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Oklahoma Pre-K teacher allegedly calls being left-handed ‘evil’ and ‘sinister’

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OKEMAH, Okla. -- A child was allegedly forced by his teacher to write with his right hand, even though he’s left-handed after the educator sent a note home saying left-handedness is often associated with evil and the devil, KFOR reports.

Zayde is only 4 years old.

It's his first year at Oakes Elementary in Okemah, but his mom kept him home Monday after a dispute with his teacher over his being left-handed.

Zayde, like most kids in Pre-K, is learning how to read and write. And like his mom, Alisha, Zayde is a lefty.

“From picking things up to throwing things, to batting, to writing, to just coloring you’d do at home with him, he’s always, always used his left hand,” Alisha Sands said.

That was, until last week at homework time.

Alisha asked him why he was writing with his right hand, not his left.

“I just asked, ‘Is there anything his teachers ever asked about his hands?’ And he raises this one and says, 'This one’s bad,'” Sands said.

Sands sent the teacher a note and received a strong response: an article calling left-handedness “unlucky,” “evil,” and “sinister.”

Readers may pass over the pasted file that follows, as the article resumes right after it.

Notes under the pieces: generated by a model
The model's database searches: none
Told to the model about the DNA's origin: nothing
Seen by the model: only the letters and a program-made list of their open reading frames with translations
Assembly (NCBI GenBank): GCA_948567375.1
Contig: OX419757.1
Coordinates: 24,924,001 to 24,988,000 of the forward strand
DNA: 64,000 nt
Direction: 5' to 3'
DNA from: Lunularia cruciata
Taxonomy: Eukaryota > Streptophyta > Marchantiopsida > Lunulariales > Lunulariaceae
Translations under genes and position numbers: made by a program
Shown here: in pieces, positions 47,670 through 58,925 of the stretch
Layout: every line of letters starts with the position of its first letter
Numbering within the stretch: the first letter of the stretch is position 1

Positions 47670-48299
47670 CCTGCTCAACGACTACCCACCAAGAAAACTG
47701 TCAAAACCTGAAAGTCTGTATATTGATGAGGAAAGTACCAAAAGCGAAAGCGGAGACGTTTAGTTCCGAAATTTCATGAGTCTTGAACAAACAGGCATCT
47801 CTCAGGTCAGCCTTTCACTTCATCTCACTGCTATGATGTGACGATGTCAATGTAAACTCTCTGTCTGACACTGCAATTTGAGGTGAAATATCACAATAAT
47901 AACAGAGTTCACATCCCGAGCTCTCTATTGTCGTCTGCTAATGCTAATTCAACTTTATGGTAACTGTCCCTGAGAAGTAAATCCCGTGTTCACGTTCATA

“For example, the devil is often portrayed as left-handed,” the article added.

Sands couldn’t believe it.

“It breaks my heart for him because someone actually believes that, believes my child is evil because he’s left-handed, it’s crazy,” Sands said.

She went to the superintendent with the article.

“There was no suspension of any kind. There was basically nothing done to this teacher,” Sands said. “She told them she thought I needed literature on it.”

Zayde likely will transfer to another class two months into the school year.

“I don’t feel like the school did what they were supposed to for him,” Sands said.

NewsChannel 4 called the school and was told the superintendent was out Monday, so they transferred us to the principal at Oakes Elementary.

She said she’s aware of the situation and the district is investigating. She hung up before we could ask any questions.

Sands said she plans to file a formal complaint with the Oklahoma Board of Education.